One of the confusing aspects of the tech industry is that from a distance all the companies can seem the same. They use apps, have similar design styles, are based in hip urban centers, and strangely have millions of dollars without making any money. In part, this series is meant to shed light on the diversity of companies that make up this vague category, and what their differences mean in practice. The companies in this article could be confused with others, but are a category of their own: Peer to Peer – also known as “platform companies”.
These are companies that put themselves between consumers and suppliers in order to take a cut of the profits. In some cases, where customers and suppliers have a hard time finding each other, these businesses can be useful, and similar services have always existed (I.e. a gas station). However, many companies find that inserting themselves between customers and suppliers is profitable whether it is useful or not.
Creative Destruction of Your Neighborhood
Airbnb is a successful example of Silicon Valley “creative destruction,” the idea that if you move quickly and ignore rules you can build something huge and profitable. In this case, Airbnb is notorious for creating a network of unlicensed and illegally rented apartments. In previous years as much as 56% of the offers in Basque Country operated outside of the law, yet Airbnb doesn’t take any serious action.
Basque Country is not alone: In Barcelona, almost half of its listings are illegal and in New York City as much as 72% of reservations. How can such a well-known and wealthy company get away with blatantly breaking the law? This is where the “platform” part of the business model becomes convenient. Airbnb can legally argue that it is not responsible for listings on its site, as it just connects people.
The other main benefit is that you don’t need to invest much money in your service. If Mercedes wants to build a car, it must own a factory and hire hundreds of employees, creating huge fixed costs that make growth complicated. Airbnb simply has a website. Each new purchase on their platform is more money and growth, with few costs.
In Airbnb’s case, the problem is that the company is widely successful, and therefore widely destructive. There was a real interest after the 2008 financial crisis for cheaper travel options, and growing interest in having experiences that seem more “authentic”. After pulling together a website, the company could just sit back and watch their 10-15% commissions roll in. Little more than a website and a willingness to destroy entire neighborhoods across the world has become a $35 billion dollar company.
Creative Destruction of Common Sense
Uber says it is worth around $100 billion, and even Wallapop, a company that charges nothing for its service, was valued at half a billion dollars before merging with another $1 billion company called Letgo. Like the subscription model, these companies create the image of success by wildly spending their millions in venture capital. Yet, Uber lost $5.2 billion in a single financial quarter this year and $4 billion in 2018. Many think the company may never become profitable. A recent entry into the Spanish market, Lime, is valued at over a $1 billion, yet the company appears to lose money on each scooter it leaves on a public sidewalk.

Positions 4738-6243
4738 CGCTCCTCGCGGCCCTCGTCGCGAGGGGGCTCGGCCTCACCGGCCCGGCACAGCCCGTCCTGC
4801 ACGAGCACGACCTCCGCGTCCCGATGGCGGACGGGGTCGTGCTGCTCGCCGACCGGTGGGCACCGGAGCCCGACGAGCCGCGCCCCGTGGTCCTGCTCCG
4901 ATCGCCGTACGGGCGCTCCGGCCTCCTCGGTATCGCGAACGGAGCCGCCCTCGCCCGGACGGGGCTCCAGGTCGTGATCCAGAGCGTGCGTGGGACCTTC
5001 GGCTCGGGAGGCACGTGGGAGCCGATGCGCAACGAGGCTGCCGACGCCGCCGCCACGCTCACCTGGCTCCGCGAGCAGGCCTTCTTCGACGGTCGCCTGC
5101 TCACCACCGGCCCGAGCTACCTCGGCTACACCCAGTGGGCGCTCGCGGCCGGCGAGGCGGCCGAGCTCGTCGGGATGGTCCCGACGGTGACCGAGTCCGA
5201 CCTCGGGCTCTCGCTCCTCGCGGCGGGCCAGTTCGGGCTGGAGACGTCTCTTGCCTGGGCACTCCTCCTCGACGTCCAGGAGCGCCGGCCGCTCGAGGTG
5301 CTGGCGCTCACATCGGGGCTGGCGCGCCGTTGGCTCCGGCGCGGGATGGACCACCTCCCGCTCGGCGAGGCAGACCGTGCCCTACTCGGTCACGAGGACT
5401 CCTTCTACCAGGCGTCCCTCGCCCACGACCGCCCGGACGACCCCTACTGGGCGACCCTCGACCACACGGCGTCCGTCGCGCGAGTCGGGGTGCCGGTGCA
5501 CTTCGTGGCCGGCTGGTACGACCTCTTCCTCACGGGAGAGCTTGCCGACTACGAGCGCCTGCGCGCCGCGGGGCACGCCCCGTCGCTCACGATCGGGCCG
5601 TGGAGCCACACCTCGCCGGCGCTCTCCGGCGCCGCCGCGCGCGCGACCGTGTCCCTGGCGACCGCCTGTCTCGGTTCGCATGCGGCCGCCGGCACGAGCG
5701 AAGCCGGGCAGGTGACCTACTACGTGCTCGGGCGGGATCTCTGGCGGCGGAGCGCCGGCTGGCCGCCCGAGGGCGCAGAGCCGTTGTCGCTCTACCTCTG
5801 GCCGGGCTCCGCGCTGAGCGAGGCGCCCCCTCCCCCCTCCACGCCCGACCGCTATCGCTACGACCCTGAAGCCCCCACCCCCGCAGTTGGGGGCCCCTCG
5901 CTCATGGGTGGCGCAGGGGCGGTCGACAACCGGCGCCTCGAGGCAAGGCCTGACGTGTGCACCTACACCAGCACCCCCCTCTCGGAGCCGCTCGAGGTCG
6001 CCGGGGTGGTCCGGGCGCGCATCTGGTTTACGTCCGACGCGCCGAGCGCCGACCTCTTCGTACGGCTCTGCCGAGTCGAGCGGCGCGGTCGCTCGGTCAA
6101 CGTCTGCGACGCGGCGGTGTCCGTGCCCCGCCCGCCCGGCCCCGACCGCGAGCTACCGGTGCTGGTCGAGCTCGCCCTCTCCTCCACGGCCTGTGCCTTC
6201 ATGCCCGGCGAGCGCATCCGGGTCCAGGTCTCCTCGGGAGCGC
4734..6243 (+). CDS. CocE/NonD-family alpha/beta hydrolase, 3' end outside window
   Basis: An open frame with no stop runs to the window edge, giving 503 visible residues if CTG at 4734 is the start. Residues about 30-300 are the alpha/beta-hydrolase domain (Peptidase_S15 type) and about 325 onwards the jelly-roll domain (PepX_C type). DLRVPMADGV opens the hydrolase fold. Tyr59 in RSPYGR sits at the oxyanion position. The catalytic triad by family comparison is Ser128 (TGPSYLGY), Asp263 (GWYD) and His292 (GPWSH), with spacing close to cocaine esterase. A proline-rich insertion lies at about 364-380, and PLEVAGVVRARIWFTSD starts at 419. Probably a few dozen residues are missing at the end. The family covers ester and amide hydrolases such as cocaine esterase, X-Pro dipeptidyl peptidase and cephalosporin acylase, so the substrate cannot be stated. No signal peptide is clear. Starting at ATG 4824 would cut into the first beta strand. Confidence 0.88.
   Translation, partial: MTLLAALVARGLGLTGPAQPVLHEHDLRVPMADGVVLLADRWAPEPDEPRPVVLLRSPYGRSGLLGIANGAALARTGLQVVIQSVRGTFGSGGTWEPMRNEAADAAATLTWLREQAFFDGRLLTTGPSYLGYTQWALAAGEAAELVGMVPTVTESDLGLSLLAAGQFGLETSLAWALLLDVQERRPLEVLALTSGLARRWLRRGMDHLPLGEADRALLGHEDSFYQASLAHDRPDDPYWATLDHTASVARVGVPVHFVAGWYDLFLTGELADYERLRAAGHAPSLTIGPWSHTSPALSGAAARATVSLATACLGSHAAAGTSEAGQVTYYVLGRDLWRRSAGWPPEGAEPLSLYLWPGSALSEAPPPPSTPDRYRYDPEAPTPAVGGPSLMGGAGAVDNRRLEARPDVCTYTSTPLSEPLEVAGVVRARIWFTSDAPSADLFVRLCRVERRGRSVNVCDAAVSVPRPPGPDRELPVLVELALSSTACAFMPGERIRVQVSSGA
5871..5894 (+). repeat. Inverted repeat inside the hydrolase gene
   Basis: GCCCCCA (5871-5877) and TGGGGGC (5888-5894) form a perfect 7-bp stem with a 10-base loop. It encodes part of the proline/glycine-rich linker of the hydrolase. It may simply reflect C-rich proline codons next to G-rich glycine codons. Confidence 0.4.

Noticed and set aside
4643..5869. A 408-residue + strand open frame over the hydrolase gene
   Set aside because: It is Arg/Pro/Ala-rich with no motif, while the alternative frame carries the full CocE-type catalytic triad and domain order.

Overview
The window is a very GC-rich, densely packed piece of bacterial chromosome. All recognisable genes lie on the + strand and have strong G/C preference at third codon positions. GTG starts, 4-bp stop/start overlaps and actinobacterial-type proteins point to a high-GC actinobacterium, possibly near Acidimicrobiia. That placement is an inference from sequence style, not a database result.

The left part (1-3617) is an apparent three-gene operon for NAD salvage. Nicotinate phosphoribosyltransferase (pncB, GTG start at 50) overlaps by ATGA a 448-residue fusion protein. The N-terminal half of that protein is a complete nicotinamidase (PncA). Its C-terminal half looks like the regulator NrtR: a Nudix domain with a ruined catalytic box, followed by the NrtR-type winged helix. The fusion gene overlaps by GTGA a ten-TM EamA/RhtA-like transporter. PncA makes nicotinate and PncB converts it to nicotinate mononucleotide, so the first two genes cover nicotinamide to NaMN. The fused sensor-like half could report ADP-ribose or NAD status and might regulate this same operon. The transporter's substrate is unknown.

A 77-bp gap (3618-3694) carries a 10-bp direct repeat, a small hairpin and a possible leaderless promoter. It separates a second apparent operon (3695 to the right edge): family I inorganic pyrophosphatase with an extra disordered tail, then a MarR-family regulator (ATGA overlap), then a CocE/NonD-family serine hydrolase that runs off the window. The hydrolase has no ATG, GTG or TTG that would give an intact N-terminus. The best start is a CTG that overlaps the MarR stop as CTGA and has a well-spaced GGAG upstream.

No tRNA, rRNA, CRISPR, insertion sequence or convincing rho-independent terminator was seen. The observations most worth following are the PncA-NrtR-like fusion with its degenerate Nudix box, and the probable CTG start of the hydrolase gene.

What these companies have in common is simple: they have a product that loses money and they are attempting to monopolize a niche industry. The idea was simple: offer low prices using venture capital to drive out the competition, then hike prices once a monopoly is established.
The problem is that these companies can’t effectively make monopolies, or even significant network effects. Airbnb runs on trust: if you want to stay in a stranger’s home in a random place on the globe, they are the only company today with enough trust and listings. Like Facebook, as long as they keep purchasing would-be competitors they will continue to be the only game in town. On the other hand, if Uber ever becomes the only ride-hailing app and increases prices, people will go back to walking, taking public transit, or biking. If it pays its drivers less, it will find itself without cars. Lime is in the same boat, as both of these services mainly replace walking, not taxi rides. Even Glovo can only charge restaurants so much until they decide they can just hire their own delivery driver.
When these wanna-be monopolies eventually fail is when their true impact will be felt, as we pick up the pieces of a destroyed transportation industry behind them.
Creative Destruction of Politics
Seen from this peer-to-peer viewpoint, many confusing aspects of these companies become rational. Uber can’t pay its employees a real wage and Airbnb can’t afford regulation. Facebook can’t get rid of fake news or stop fomenting political extremism because it is an intermediary between advertisers and public attention. The more controversy, the more attention, and therefore the more value. This is why after publicly stating (again) that Facebook will combat fake news there were €40,000 of fake news advertised for the PP this past October. This is why there were more divisive political ads on Facebook last November than in any other election, and why Vox spent ~€430,000 to promote their Twitter account. This is how these two companies, basically a few social media sites, are worth over $200 billion.
Don’t ask why Facebook promotes fake news, why Twitter allows hate speech, or why Youtube promotes conspiracy theory videos. The answer is simple: profit. Similarly, don’t ask why Airbnb can’t regulate its platform to better prevent scams or illegal listings. If half of the listings in Basque Country are illegal, that’s half of their income. Unsurprisingly, their profits are more important than your neighborhood. These companies can’t reform themselves to be less evil; it’s part of their business model.
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